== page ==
Setting Salt Efficiency

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cowdogs

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So I am looking at improving my understanding of the variables involved in controlling a water softener value for salt efficiency. My value is a Clack EE, but my questions probably apply to any softener.

It seems to me 3 things must be managed.
  • How often/soon the softener regenerates. This is controlled by setting the water hardness and softener capacity (in grains) in the valve. Seems simple enough.
  • How much salt is used when the softener regenerates. This is controlled by how much water is added to the brine tank for the next regen? And this setting is in lbs. for my valve? This makes sense as the amount of salt in fully saturated brine is fixed, and valve uses all the brine during the regen.
  • How long the brine is exposed to the resin. Not sure about this one? Brine regen time? Or brine injector size? Is this something you even adjust? Or is is set according to tank size?
I have a 13x54 tank (2.5 cu. ft.) softener. If I want to try setting it for 6/lbs per ft3. so I will set the value to refill with 15 lbs of salt? 2.5 (cu ft) x 6 (lbs/cu ft) ? And this will translate into about 5 gallons of brine per regen? Am I missing anything here so far?

And finally I don't understand why hardness leakage seem to be treated as a "guaranteed to happen" at lower salt settings. At the moment my softener is oversized. I am building an addition to my house that will make my softener right-sized in about a year. In the meantime, it seems that an oversized softener could be run at 6lbs/cu ft without any leakage? Why is this thinking wrong?
 
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Bannerman

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How often/soon the softener regenerates. This is controlled by setting the water hardness and softener capacity (in grains) in the valve. Seems simple enough.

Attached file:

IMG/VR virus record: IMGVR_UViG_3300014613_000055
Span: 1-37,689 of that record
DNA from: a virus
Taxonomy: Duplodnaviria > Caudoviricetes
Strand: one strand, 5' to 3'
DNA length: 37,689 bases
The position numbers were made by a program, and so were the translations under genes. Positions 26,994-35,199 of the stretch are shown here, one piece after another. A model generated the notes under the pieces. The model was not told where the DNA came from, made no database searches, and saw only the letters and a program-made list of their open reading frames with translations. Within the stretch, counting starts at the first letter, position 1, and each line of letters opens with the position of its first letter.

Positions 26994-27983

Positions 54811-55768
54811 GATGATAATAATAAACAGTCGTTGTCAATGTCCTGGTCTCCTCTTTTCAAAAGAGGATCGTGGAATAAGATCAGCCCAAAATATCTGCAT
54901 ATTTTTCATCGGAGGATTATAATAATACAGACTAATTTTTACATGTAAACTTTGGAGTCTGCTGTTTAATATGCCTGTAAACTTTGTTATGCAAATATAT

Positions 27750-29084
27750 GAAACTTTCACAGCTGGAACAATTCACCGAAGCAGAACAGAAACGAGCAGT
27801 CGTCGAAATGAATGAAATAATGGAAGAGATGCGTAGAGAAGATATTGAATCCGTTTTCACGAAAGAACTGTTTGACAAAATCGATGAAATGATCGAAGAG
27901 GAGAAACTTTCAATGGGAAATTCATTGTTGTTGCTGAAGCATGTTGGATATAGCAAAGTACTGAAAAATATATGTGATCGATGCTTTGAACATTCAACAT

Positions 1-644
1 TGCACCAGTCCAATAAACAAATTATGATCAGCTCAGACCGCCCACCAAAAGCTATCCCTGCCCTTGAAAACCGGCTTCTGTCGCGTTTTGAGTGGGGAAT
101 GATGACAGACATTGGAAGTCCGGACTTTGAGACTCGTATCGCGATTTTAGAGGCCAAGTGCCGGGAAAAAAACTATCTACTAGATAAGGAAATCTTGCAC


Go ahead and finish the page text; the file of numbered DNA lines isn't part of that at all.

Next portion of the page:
Your assessment is correct except the Capacity to be programmed will not be the resin's total capacity as most people assume.

How much salt is used when the softener regenerates.
The salt amount required is directly proportional to the amount of capacity to be regenerated. While your 2.5 ft3 resin has a maximum total softening capacity of 80K grains, regenerating all of that capacity is highly inefficient @ 50 lbs salt/regeneration (20 lbs/ft3). This translates to a Hardness Reduction Efficiency of 1,600 gr/lb (80,000 gr / 50 lbs) and minimal hardness leakage.

A more efficient salt setting will reduce the usable capacity and will result in lower quality soft water due to hardness leakage, so a compromise will occur.

The usually recommended settings for the best balance of efficiency, capacity and water quality is 8 lbs salt/ft3 which for your 2.5 ft3 softener will equate to 20 lbs salt to regenerate 60,000 gr usable capacity. These settings raise Hardness Reduction Efficiency to 3,000 gr/lb while only allowing 6 ppm hardness to eventually 'leak' through the resin

The 6 lb/ft3 salt amount you are considering, will utilize 15 lbs salt to regenerate 52,500 gr usable capacity, further increasing HRE to 3,500 gr/lb but also increasing hardness leakage to 10 ppm.

For softening resin to be most effective in removing hardness, almost 100% of the capacity would need to be always regenerated and available for use. Resin capacity that is depleted will not be removing hardness so it is taking up space while providing little benefit.

Because hard water enters at the top of the tank, the resin capacity at the top will become depleted faster than the resin further down the tank column, with the least depleted resin located near the tank bottom.

During each backwash cycle, the resin is lifted, expanded and reclassified so much of the most depleted resin granules will be reclassified throughout the tank, with some ending up at the bottom of the tank.

To regenerate capacity, the brine strength needs to be sufficient to saturate the resin to cause ion exchange to occur. When using a low salt setting, there will be less brine volume produced so when the brine is transferred from the brine tank to the media tank, the strongest brine will contact the resin at the top of the tank column where much of the brine's regenerative capacity will be consumed.